Updated: Aug 3
How much do you love getting sales emails?
Does your heart sing when someone connects with you on LinkedIn, immediately messages you with their exciting offer, and then emails you again directly 'just in case'? Who can resist a detailed dissertation about XYZ company, product and opportunity? What if the message includes a vague offer of a hot beverage with a complete stranger at some point in the coming weeks? The more links and attachments the better, because we've got all day!
Okay, I'm being a bit sarcastic. Still, there's a good chance you or someone in your company is sending messages just like these. And, they provide incredible insight into the culture of your business, the mindset of the person sending them, and the strength of your value proposition.
Personally, I love receiving bad sales messages. That's a good thing because I get a LOT of them, and they all go into a folder called, "Future Clients."
Here are just a few things I evaluate as both a prospect and a sales coach, along with a few tips:
Is it about you or your customer? Many of my clients will tell me that their customer is their number one priority. They started or joined their business because they want to help people. It's all about the problems they solve and the people they serve. Whether this describes you or not, your prospects will decide the truth when they get your email. They know if you really care more about you or them based on your language. Look at your standard sales email right now. How many paragraphs and sentences start with I, We, Our, My, or the name of your business? Fix that. Make it about your customer: their pain, their life, their quest. (Note the name of this blog post. The repetitive YOU is intentional!)
What is your goal? Of course, this is a useful question in all areas of life and business. Yet, when I ask business builders about their goal for the emails they send, they are often perplexed. Do you want a meeting? Are you trying to build a relationship? Are you looking for referrals? Are you trying to "close" them for yes or no immediately? Know the outcome you seek, and then craft the message to drive towards that goal. If you're confused, your prospects will also be confused. If there's a disconnect between your goal and your approach, your prospect won't trust you. If they don't trust you, they won't do business with you. Ever.
What's it going to be like to work with you? There's an expression, "How things start is how they go." If your very first outreach attempt is all about you, feels inauthentic or "icky salesy" in general, the prospect won't want to engage. If you got their name wrong, have grammar mistakes, or the formatting is a mess, they might question your credibility or attention to detail. If your email is lots of paragraphs, hard to read, and requires them to click links, they'll worry you don't value their time. Keep your emails short and simple. Be critical of your words, the structure of your message, and your call to action. Put your best foot forward. Showcase that you are all about making their life easier, not more difficult. You are here to ease their pain, not create more pain. Your prospects are evaluating whether or not they want to work with you from the very first email.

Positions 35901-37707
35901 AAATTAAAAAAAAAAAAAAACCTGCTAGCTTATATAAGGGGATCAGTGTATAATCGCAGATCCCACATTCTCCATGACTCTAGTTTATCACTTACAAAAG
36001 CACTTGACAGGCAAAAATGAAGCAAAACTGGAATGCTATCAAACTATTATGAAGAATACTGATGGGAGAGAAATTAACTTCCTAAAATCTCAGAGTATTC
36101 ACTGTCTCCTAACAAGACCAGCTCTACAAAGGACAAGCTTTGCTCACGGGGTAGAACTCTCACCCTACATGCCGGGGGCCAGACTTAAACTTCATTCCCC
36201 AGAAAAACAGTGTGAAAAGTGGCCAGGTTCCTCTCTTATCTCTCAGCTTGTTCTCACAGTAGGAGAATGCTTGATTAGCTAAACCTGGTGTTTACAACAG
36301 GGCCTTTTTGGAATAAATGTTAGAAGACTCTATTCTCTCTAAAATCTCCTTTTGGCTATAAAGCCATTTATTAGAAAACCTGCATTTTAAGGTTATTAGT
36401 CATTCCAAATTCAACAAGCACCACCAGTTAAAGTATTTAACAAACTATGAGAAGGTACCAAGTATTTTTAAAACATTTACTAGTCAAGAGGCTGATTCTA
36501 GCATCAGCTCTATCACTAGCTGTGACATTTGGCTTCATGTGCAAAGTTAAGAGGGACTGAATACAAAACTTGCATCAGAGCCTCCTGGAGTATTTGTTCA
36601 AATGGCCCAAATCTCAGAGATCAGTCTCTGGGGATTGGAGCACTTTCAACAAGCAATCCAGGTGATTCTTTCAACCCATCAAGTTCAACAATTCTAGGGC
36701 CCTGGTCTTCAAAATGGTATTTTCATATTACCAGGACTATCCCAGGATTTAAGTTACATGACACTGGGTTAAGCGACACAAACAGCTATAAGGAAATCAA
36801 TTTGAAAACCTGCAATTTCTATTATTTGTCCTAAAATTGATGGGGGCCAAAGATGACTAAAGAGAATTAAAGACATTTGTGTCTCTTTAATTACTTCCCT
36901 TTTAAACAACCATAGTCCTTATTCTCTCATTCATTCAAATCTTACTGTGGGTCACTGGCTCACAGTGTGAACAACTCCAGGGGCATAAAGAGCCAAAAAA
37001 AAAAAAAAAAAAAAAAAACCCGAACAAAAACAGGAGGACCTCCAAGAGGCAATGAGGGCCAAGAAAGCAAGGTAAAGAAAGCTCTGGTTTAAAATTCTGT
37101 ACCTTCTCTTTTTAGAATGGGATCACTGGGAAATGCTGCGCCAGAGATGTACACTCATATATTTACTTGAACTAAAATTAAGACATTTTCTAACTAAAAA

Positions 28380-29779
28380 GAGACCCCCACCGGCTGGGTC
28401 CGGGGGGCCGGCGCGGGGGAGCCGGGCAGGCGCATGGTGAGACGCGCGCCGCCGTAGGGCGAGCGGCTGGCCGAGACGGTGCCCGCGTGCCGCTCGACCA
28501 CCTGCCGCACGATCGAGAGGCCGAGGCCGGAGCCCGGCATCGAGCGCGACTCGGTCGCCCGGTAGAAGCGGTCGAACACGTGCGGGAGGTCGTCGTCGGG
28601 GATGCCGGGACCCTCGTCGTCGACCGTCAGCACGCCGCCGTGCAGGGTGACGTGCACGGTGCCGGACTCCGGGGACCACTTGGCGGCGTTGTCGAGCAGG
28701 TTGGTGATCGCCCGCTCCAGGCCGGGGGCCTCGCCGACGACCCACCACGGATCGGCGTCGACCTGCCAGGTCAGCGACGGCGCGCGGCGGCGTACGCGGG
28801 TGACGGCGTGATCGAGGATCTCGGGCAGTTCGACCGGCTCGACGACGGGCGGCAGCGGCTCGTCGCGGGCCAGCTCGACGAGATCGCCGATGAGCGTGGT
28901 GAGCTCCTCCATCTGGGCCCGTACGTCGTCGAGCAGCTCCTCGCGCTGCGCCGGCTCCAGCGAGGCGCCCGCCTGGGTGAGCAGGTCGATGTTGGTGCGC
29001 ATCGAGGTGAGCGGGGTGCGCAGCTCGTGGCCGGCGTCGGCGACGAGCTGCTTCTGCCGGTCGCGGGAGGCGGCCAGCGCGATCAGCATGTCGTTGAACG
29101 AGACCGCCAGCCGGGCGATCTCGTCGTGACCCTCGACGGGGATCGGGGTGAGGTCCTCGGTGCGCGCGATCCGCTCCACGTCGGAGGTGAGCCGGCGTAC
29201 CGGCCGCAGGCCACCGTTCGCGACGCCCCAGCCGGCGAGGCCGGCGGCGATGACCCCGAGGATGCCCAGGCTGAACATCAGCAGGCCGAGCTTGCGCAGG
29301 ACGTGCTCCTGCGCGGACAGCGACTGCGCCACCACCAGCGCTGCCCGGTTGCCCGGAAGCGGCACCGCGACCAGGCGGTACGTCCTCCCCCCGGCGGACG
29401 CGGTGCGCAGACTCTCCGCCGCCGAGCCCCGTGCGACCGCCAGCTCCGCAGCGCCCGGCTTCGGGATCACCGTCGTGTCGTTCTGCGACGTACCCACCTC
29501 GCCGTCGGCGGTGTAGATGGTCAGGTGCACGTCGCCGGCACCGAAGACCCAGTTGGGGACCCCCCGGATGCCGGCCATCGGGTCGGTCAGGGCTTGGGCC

Do you believe in your own value proposition? One of the best parts of my job is helping business builders with success mindset. A common scenario is a founder or CEO who is so naturally successful selling their solution, they can't understand why their sales staff is struggling. We work through a process to fix this, and it boils down to how well everyone has internalized the value and mission of the business. Underperformers are attempting to sell instead of solve. Even if they know the value proposition from an intellectual perspective, they don't feel it and express it from their gut. This especially shows up in follow up emails. When your second email says things like, 'Sorry to bother you...,' 'I'm just following up...,' 'Feel free to tell me to go away...', 'Me again....', or 'Do me a favor...', it betrays your untrained mindset. When you know you have a solution that your prospect is likely to need, a much better mousetrap, or remedy for their pain, it comes across. Your prospects want to talk to you. When your head and heart are in the right place, you are never "bugging" anyone.
Why aren't you making more phone calls? See also #2 and #4. Despite my ever-growing "Future Clients" file of sales emails, I hardly ever get sales phone calls. Even though my direct phone number is widely published online, I get one call per month (if that). Please know that I say this with love: Stop using email as a crutch. If email could do all the selling, we wouldn't need you. There are many innovative marketing automation options that do email better than you do. We need people to sell because, well, they are people. Be a person. Use your voice. Call first, then email if needed. Aim for meaningful conversations where you can ask questions, listen to the response, and say brilliant things like, "Tell me more about that." Pick up the damn phone.
If any of the above points resonate with you and your sales revenue isn't where you want it to be, don't worry. All of this is fixable. Start with a helpful, free consultation to dive in a bit deeper. Click here to learn more.
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JUST ADDED: Read actual examples from my "Future Clients" file, along with a brief explanation of why they are ineffective. This is where emails go to die.